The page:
4. Library books – Our library is very generous to homeschoolers and lets each member borrow 10 books for a month. This means we could potentially have 60 borrowed books in our house at any time. We don’t often borrow this many but there have been times that we have. I found a little nook in our lounge room for a small bookcase and gave each person a shelf. This shelf was for library books, and whatever other book you were currently reading. These days the kids keep their current book beside their bed or at their desk, but this system helped when they were young. We also have a return to the library box where books are placed when they are done so they are ready to return when we go to town.
5. Finished work – Depending on what it was: if it was 3d project, we found a place to display for a short time, took a photo and let the project go. If it was a painting we would keep some and give or throw others away. If it was a lapbook we kept all our lapbooks in a magazine box, in the bookshelves so the kids could have easy access to them and enjoy them over and over. If they were notebooking – or pieces of paper – we would file them in a binder. We had four binders for each student: God’s Word, God’s World, Character, Interest. Now days, with older students, most of their work is done on the computer and they are simply filing their work. I’m working towards a digital portfolio for my two students now – but that is another story.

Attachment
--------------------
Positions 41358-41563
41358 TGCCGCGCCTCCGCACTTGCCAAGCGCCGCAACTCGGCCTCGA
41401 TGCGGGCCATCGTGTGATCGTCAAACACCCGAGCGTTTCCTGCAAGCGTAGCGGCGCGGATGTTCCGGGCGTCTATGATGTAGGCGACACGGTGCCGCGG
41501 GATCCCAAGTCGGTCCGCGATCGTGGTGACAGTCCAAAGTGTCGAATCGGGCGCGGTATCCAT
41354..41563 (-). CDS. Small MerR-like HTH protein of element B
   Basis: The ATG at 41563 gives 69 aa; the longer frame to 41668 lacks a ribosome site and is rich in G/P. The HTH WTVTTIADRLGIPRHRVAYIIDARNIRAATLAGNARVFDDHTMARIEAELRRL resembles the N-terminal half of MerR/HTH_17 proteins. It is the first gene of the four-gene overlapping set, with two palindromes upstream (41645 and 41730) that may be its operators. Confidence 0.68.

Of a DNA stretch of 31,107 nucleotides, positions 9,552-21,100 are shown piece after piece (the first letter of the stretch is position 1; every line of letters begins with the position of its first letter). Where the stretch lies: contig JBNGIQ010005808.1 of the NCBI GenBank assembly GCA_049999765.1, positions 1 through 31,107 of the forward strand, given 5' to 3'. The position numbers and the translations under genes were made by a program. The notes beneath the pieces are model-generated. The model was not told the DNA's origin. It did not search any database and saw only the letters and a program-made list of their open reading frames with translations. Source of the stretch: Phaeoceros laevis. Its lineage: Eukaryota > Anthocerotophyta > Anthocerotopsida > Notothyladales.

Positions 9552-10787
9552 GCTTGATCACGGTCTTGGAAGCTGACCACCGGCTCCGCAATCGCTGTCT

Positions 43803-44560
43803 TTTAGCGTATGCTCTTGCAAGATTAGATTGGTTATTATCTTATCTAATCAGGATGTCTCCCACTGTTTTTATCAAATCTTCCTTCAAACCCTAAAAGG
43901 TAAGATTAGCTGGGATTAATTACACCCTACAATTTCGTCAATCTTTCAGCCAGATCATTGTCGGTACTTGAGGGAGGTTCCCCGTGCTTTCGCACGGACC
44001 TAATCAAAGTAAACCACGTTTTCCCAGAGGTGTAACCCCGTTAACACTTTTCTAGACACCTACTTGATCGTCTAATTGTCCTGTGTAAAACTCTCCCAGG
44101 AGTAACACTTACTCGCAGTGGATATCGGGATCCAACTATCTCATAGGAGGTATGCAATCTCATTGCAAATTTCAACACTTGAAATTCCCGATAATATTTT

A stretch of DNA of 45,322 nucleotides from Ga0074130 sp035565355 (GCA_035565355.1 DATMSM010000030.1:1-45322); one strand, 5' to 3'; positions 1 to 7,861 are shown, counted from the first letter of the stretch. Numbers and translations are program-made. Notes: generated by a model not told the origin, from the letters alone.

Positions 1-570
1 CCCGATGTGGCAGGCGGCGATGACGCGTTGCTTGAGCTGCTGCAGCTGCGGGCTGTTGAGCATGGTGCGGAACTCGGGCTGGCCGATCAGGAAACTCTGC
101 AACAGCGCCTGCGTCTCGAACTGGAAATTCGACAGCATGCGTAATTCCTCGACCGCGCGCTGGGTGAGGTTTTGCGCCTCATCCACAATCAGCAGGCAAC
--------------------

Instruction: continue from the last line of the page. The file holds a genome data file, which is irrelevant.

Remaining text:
6. Books – We have so many books; probably too many! I’m not sure of any better system than a bookcase to store books! We have organised ours into history, science, Bible study, picture books (with a section especially for Five in a Row and other favourites), early chapter, and chapter books. Our chapter books are also divided into Science, History, Classics, Biographies, fiction.